Founded in 2001 and headquartered in Cologne, Germany, Axiogenesis is one of a small number of companies specializing in induced pluripotent stem cell (iPSC) products. The company also has an American subsidiary that was founded in 2014 and is located in Philadelphia, Pennsylvania. Since its launch, the company has grown into a market leader for in vitro models of healthy and diseased cell types and tissue. [Read more…]
MarketResearch.com has posted an article titled, “4 Key Metrics You Need to Know to Invest in the Cord Blood Sector,” featuring BioInformant’s analytics for the cord blood banking market.
An excerpt is included below:
“If you are an investor considering an opportunity within the cord blood market, the market can initially appear technical and confusing. However, if you focus on four key metrics, you can quickly and easily assess the technical attributes that matter, including market size, market potential, market competition, and market growth rates.”
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Hematopoietic Stem Cell Transplant Rates, Utilization of Cord Blood, Awareness Rates, and More
The cord blood banking market has emerged gradually over the past 40 years, as 1974 was the first year in which it was proposed that stem and progenitor cells were present in human cord blood. In the forthcoming years it was established that cord blood stem cells had similar properties as bone marrow and could be used as an alternative. Because it is a rich source of highly primitive hematopoietic stem cells, umbilical cord blood has enormous regenerative potential for stem cell based therapy, both for the treatment of hematological and non-hematological disorders.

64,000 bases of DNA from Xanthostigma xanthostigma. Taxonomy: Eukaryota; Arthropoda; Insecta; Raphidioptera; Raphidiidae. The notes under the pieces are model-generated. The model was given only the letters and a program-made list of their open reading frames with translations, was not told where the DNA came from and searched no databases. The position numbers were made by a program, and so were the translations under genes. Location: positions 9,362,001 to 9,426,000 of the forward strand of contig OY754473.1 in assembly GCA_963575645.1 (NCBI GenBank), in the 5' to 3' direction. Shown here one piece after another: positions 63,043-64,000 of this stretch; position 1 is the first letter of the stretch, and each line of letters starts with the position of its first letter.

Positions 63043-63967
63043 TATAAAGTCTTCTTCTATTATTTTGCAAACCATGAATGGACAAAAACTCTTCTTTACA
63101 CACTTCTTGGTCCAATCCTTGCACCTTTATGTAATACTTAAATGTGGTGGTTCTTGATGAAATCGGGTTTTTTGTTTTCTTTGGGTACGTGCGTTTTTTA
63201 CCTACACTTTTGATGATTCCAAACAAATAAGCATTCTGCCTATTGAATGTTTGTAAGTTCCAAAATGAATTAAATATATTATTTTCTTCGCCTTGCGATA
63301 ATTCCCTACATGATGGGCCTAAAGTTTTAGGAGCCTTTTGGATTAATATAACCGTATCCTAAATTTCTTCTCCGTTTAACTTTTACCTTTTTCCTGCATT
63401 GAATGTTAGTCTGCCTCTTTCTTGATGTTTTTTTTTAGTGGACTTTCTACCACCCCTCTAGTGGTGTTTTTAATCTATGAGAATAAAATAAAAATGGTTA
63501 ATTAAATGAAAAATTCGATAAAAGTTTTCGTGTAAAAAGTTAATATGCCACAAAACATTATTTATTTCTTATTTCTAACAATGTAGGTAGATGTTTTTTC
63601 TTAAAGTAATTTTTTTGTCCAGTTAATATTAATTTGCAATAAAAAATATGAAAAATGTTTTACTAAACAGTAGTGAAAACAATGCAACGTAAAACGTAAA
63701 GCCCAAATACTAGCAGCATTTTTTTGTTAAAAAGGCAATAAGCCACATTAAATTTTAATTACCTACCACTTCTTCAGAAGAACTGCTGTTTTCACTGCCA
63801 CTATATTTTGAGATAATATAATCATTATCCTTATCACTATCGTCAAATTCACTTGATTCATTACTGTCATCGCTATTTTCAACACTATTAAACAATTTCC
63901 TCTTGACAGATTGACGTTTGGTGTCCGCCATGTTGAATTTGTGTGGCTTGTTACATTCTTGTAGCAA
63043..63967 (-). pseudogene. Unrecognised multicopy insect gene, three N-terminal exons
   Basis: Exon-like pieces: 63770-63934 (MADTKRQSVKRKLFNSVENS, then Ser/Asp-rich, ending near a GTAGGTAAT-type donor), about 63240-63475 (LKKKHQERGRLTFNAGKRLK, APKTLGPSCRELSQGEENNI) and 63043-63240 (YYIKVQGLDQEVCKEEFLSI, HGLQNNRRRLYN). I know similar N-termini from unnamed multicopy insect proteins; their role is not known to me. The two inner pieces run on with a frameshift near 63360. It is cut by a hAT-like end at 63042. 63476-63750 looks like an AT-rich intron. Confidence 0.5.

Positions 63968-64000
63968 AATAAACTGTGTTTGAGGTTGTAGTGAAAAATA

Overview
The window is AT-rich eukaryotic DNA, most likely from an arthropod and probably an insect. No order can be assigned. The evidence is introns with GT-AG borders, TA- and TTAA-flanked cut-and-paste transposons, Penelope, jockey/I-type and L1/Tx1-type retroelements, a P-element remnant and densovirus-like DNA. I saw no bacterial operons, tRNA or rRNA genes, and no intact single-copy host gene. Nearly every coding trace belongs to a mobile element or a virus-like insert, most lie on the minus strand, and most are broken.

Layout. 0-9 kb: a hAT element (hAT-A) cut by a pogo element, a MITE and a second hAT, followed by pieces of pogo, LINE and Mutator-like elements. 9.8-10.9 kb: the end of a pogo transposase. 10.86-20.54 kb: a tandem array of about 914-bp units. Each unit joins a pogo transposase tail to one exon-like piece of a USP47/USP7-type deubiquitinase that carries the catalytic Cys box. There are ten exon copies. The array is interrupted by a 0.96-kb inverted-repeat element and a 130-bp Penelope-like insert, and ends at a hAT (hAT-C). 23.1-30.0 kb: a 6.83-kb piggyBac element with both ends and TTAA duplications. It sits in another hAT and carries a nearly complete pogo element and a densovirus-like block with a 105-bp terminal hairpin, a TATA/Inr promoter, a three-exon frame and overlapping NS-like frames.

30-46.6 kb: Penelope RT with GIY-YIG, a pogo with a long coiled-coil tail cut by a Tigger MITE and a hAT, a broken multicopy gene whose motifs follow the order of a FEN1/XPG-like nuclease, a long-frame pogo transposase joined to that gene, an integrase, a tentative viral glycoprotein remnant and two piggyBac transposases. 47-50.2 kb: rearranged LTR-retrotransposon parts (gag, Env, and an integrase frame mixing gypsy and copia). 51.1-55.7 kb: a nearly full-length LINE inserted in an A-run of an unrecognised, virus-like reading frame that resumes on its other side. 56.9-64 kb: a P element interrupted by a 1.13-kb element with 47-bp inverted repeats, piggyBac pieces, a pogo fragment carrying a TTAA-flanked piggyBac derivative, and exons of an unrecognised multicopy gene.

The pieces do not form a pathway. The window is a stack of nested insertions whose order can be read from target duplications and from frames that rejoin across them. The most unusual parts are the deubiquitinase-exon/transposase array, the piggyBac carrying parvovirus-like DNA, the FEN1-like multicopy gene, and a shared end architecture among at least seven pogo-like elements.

As a provider of induced pluripotent stem cell (iPSC) products and technologies, you need to make effective product development decisions, generate improved revenues, and take market share from your competition.
To do this, you need to be educated about prevailing market conditions. This involves knowing which stem cell types are showing the most promise and understanding methods through which these cells could be commercialized.
Stem cells are still a relatively new discovery, as the first stem cells were discovered in human cord blood in 1978, the first mouse embryonic stem cells were derived in 1981, and it was not until 2006 that induced pluripotent stem cells (iPSCs) were produced for the first time.
The induced pluripotent stem cell (iPSC) market first emerged in 2006, when iPSC technology was pioneered by Shinya Yamanaka’s lab at Kyoto University in Japan. The shocking discovery that the introduction of four transcription factors into adult cells could convert them into pluripotent stem cells sent waves of excitement throughout the scientific community.
This landmark event came to represent one of the greatest stem cell research discoveries of all time and was memorialized in 2012, when Dr. Yamanaka and Sir John Gurdon were awarded the Nobel Prize “for the discovery that mature cells can be reprogrammed to become pluripotent.”
iPSC technology has since revolutionized how stem cells are derived, differentiated, and acquired in industrial quantities. It has also dramatically affected our understanding of how human cells and organisms develop.